In case your Majesty were to desire Viglius to write to Mepsch, I am sending him a letter on the subject, in order that he may act as soon as he hears your pleasure.
Holograph. Spanish.
Simancas, K.1492.
Printed from a draft at Besançon (C.G.34) by Weiss, Vol. V.
464. The Ambassadors of the Hanseatic Towns to Count Feria (Abstract)
Arras, 16 September Enclosed, the Ambassadors are sending to Count Feria a copy of the letter (fn. 1) which they had mentioned to him in conversation the previous day as having been submitted by them to the Queen of England after five months spent in fruitless efforts to obtain redress.
Time and opportunity now seem to be lacking for them to present their suit to the King, at present occupied at his camp, wherefore they beg Feria to inform them of the result of his Majesty's intervention on their behalf, of which Feria had spoken to them, in order that they might report to their superiors.
The ambassadors thank Feria for the honour and favour he has shown them.
Signed: Societatis Hansæ Teutonicæ Legati. Latin.
Simancas, E.811.
465. Viglius de Zwichem to Count Feria (fn. 2)
Arras, 20 September My Lord: I received your letters yesterday evening, with copies of various papers concerning the difference between the Hanseatic Towns and England. I should have been glad to carry out the instructions you sent me on behalf of the King and to have conferred this morning with the ambassadors of the Towns who are here at present, but I was suffering so much from my malady that I was unable to attend to it until this evening. However, I did as best I could. I reminded them that you had brought their affairs to his Majesty's attention, and that in order to spare them a journey to camp, his Majesty had been pleased to instruct me to confer with them. I explained to them that his Majesty and all his Ministers wished to contribute to the success of this affair, so that both sides might receive reasonable satisfaction. They then rehearsed everything that had happened since the beginning, saying that they had undertaken many journeys without any profit, and that now they had no hope unless his Majesty took the matter in hand. I asked them what more they wanted his Majesty to do. They answered that they would like him to write to the Queen not to allow herself to be influenced by the frivolous allegations of her Councillors. I observed that his Majesty would not be able to take sides in the question, but might listen to the arguments of both sides and then give such advice as seemed suitable. I asked whether they thought his Majesty ought to receive further information. They said they feared that to proceed thus would only be a further waste of time, for they had often learnt to their cost what delays were imposed upon them. Out of respect for the Queen, they had undertaken four separate journeys to England. Formerly, when difficulties cropped up between the Towns and that kingdom, it was customary to chose some neutral place, like Bruges, Antwerp or Utrecht, to hold a conference. I asked whether I might write on their behalf to his Majesty suggesting that he should ascertain whether the English would be willing to hold a meeting outside their own country, his Majesty sending some persons thither to act as mediators. They said they had no instructions on this point, but that if I wished to make the suggestion to his Majesty and he were willing to move the Englishmen to agree, they did not think their superiors would have any objection. They begged that, in case this line were adopted, his Majesty might promptly inform their superiors, in order to avoid further friction. As they had no instructions to wait here longer, they requested me to ask your Lordship to have them speedily informed of his Majesty's pleasure, so that they might shortly take their departure. I told them I would do this, and hoped to have a reply within two days. I am keeping the copies above referred to for reference in case his Majesty or your Lordship desire me to do anything further. As far as I can ascertain, their meeting will not be held as early as Michaelmas. The representatives intend to return, each one to his own home, while waiting for their superiors to hold a meeting at which they may present their report. They greatly desire that his Majesty should find out whether the English are willing to meet somewhere in these countries, in which case they would like to have their superiors informed as early as possible. For the rest, my Lord, I will not fail to seek news in the quarters where I am most likely to learn what is going to come of this Michaelmas meeting and what decisions they may reach.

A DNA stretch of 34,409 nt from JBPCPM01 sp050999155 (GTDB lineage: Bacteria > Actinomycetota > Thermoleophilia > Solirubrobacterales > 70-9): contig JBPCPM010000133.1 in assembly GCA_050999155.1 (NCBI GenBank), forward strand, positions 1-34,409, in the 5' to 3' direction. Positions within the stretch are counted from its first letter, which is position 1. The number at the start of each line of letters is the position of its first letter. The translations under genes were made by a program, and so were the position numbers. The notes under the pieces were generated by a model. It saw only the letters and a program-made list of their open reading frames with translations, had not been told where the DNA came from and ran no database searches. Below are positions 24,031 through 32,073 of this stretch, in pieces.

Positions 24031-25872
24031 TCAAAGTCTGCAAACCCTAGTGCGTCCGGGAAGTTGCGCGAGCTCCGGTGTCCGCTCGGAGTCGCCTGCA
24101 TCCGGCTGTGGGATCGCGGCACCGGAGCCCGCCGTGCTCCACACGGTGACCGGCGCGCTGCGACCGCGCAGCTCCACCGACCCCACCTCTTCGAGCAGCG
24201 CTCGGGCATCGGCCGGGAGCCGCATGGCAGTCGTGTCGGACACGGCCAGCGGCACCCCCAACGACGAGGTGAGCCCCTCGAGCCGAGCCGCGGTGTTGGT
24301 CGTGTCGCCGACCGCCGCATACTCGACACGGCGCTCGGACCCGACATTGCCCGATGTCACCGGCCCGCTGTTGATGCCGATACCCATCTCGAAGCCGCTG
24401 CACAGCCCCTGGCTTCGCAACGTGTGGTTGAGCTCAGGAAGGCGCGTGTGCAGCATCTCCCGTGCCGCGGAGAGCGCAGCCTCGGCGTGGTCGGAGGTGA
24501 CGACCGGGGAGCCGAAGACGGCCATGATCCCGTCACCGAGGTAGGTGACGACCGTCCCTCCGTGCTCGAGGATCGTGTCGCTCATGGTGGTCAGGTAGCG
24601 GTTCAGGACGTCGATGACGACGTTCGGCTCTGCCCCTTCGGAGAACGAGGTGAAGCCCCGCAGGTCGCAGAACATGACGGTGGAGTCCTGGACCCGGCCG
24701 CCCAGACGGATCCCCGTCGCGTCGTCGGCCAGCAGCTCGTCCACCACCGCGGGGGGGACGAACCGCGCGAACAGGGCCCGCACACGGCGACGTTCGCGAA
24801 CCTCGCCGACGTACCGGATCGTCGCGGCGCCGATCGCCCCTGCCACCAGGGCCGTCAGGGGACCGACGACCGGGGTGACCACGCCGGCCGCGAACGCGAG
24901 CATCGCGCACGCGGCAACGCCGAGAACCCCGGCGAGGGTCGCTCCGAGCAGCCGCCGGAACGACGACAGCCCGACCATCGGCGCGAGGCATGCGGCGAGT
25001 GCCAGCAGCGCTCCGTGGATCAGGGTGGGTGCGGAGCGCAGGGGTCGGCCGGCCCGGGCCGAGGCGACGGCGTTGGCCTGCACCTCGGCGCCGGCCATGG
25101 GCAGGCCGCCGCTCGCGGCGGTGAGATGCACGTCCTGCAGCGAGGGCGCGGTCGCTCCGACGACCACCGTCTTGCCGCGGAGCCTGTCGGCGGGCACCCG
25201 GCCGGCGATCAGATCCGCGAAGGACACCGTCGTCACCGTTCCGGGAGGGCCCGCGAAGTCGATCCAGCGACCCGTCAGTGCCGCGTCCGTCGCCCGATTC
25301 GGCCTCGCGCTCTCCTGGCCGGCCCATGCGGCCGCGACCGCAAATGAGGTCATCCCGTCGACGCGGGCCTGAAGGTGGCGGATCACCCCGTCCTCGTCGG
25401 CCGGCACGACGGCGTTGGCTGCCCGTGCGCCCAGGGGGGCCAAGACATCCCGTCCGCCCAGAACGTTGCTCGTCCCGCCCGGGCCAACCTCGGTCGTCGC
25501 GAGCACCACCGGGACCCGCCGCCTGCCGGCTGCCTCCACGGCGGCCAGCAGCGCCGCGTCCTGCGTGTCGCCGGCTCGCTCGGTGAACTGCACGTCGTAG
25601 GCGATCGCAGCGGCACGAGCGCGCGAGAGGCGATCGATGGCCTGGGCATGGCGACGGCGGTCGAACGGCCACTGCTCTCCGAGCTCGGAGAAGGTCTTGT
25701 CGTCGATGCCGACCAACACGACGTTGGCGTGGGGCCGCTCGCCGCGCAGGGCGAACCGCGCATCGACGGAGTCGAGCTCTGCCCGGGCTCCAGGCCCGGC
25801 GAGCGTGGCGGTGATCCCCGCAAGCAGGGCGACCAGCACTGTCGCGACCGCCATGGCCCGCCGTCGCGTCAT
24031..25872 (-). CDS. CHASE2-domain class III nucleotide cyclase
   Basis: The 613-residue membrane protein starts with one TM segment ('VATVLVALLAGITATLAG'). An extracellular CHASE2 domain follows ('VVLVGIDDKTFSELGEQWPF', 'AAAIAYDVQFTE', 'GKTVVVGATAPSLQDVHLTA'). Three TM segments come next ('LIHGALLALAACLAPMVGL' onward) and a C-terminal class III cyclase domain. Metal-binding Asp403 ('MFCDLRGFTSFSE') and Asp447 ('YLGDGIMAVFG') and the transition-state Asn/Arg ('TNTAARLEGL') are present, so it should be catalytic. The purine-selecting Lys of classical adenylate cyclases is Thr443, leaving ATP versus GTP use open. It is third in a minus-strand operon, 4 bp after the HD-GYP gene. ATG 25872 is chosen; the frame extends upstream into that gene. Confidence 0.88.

Enclosed in this letter is a paper headed: